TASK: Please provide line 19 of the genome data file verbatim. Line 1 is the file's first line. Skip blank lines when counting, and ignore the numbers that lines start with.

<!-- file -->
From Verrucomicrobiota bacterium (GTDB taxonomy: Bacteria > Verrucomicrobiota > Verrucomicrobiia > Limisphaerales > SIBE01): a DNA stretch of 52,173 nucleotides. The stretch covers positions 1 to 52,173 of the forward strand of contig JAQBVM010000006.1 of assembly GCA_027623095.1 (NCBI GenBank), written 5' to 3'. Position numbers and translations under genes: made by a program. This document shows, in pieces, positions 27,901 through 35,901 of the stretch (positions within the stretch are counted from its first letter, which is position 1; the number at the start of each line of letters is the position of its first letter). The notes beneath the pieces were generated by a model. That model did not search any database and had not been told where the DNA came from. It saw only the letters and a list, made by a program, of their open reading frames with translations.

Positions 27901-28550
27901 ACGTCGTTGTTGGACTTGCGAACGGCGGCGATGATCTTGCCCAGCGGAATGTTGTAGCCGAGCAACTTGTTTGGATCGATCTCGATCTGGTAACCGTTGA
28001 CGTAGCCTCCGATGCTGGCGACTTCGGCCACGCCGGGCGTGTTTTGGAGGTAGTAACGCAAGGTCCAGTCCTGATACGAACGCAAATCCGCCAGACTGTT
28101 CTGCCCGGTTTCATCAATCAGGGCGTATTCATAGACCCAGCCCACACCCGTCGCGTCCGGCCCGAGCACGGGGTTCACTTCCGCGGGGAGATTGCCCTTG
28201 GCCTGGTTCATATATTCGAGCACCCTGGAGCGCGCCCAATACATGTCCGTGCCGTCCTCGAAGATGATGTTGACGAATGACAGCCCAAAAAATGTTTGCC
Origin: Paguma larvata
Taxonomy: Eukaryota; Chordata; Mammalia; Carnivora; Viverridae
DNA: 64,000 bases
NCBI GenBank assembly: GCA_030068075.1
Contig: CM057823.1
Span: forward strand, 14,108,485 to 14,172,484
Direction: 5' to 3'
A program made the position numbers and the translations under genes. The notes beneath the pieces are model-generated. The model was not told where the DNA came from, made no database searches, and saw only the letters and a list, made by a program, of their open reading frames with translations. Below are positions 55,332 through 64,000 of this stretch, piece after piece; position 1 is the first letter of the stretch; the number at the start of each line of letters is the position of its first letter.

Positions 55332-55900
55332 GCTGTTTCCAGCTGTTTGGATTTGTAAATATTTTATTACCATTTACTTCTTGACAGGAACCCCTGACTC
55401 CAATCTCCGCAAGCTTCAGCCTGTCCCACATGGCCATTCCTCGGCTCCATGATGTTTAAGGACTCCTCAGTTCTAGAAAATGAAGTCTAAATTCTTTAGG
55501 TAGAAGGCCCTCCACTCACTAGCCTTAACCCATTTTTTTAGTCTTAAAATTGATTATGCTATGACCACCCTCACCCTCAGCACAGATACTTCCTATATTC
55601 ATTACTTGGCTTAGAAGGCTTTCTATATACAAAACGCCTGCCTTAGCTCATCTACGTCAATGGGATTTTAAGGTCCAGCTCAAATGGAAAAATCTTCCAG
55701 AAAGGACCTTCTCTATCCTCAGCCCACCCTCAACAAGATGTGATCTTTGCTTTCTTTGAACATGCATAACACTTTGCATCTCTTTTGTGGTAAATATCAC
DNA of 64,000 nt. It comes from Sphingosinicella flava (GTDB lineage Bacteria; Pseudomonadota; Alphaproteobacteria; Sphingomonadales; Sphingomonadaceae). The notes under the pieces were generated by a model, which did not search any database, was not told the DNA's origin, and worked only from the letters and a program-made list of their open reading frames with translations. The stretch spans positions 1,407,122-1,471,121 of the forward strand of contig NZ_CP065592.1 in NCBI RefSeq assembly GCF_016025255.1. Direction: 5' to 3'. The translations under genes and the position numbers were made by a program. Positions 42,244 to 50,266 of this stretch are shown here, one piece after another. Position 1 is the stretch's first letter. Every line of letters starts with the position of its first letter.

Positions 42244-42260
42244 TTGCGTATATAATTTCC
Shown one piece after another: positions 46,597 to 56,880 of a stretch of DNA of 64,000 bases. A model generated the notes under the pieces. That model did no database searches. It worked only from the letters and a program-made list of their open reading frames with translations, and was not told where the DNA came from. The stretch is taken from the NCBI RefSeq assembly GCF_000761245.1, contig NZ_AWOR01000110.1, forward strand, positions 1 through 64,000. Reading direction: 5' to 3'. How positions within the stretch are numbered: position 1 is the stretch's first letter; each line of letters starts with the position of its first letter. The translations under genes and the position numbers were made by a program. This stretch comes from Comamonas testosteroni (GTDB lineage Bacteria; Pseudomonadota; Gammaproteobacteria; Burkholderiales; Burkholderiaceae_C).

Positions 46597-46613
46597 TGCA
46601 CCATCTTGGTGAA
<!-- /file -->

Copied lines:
55601 ATTACTTGGCTTAGAAGGCTTTCTATATACAAAACGCCTGCCTTAGCTCATCTACGTCAATGGGATTTTAAGGTCCAGCTCAAATGGAAAAATCTTCCAG